#18 ac12

ac12

    Museum Piece

  • Member - Gold

  • PipPipPipPipPipPipPipPipPipPipPip
  • 9,529 posts
  • Location:San Francisco Bay Area, California, USA - SFO
  • Flag:

Posted 16 August 2014 - 03:10

Tip for you students

When you do an exam or quiz, if there is partial credit given on questions, PRINT your answers CLEARLY and LEGIBLY.

As a former grader, if I could not find what I was looking for in the students answer, they did not get the partial credit.

I had students who must have been trying to duplicate their doctors handwriting.  sheesh.

 

I said partial credit questions, but this applies to ANY written answer.

 

 

 

Great advice. Marking is a chore at the best of times. As a student you do not want your exam answers to be difficult to read.

 

Yes

I only spent so much effort trying to read the answer, and if I could not find what I was looking for.... 0  on that question.

Like wikeh said, some were barely legible.

What the some of the students do not get, is they are getting the grader upset at them, by making the grader struggle to read their answer. This makes for tougher grading.  And on the borderline cases, the student could easily drop a grade.

 

BTW, answers in pencil was fine by me.  As long as I could read it.  So don't get to thinking that you have to answer exams in ink, unless so specified by the professor or person giving the exam.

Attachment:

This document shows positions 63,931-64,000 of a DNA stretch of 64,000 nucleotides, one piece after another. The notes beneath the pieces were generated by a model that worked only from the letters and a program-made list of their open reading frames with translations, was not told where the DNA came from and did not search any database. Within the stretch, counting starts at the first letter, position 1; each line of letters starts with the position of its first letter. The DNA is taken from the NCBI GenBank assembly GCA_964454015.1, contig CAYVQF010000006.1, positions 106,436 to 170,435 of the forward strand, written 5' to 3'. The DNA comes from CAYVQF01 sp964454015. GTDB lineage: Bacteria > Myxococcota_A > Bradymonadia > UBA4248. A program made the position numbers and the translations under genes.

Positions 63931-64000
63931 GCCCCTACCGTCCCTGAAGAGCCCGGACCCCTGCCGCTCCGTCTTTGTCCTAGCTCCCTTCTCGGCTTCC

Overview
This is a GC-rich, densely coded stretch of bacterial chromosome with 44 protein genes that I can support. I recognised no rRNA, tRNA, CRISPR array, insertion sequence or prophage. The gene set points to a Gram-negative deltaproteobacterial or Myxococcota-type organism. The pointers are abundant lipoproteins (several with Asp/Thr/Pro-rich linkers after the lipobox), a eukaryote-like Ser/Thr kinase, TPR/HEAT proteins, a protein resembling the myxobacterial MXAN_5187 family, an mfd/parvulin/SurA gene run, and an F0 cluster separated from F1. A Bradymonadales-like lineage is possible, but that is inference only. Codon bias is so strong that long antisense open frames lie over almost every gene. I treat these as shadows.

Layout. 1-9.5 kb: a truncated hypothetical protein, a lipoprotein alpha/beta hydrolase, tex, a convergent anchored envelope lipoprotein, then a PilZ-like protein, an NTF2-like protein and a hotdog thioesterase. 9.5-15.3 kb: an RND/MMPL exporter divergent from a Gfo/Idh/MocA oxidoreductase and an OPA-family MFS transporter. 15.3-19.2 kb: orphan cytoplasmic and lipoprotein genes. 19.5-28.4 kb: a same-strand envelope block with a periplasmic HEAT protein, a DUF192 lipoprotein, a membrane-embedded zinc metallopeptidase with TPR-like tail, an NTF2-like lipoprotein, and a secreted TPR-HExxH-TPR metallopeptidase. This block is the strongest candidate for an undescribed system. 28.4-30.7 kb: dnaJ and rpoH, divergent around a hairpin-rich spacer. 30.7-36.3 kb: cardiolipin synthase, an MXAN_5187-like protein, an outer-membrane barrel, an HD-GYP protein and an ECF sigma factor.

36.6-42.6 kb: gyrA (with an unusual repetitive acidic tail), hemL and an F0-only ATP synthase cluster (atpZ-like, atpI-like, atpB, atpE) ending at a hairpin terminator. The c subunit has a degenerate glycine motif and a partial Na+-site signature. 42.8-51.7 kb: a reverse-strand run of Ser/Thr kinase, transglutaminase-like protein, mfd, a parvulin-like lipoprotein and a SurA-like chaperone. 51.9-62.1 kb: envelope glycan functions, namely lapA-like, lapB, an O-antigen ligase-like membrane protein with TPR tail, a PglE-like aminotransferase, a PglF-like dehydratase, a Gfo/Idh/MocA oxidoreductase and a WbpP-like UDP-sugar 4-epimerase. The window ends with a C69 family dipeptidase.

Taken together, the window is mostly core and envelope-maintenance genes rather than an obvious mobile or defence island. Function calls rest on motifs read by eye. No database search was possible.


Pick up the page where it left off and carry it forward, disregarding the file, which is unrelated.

Edited by ac12, 16 August 2014 - 03:14.

San Francisco Pen Show - August 28-30, 2020 - Redwood City, California

www.SFPenShow.com


#19 prf5

prf5

    Permanently absent from this board

  • Member - Gold

  • PipPipPipPipPipPipPip
  • 451 posts

Posted 16 August 2014 - 06:06

Legible handwriting tends to be plain, tall, and thin. Legibility is compromised by poorly formed letters and small handwriting, especially in combination with highly saturated ink and a broad nib. You can control these features. What you may not be able to influence is the paper you are expected to use for in-class assignments. Poor quality paper feathers and causes your pen to drag. Even if you prefer a fountain pen, I recommend that you bring a ballpoint to an exam and be prepared to switch.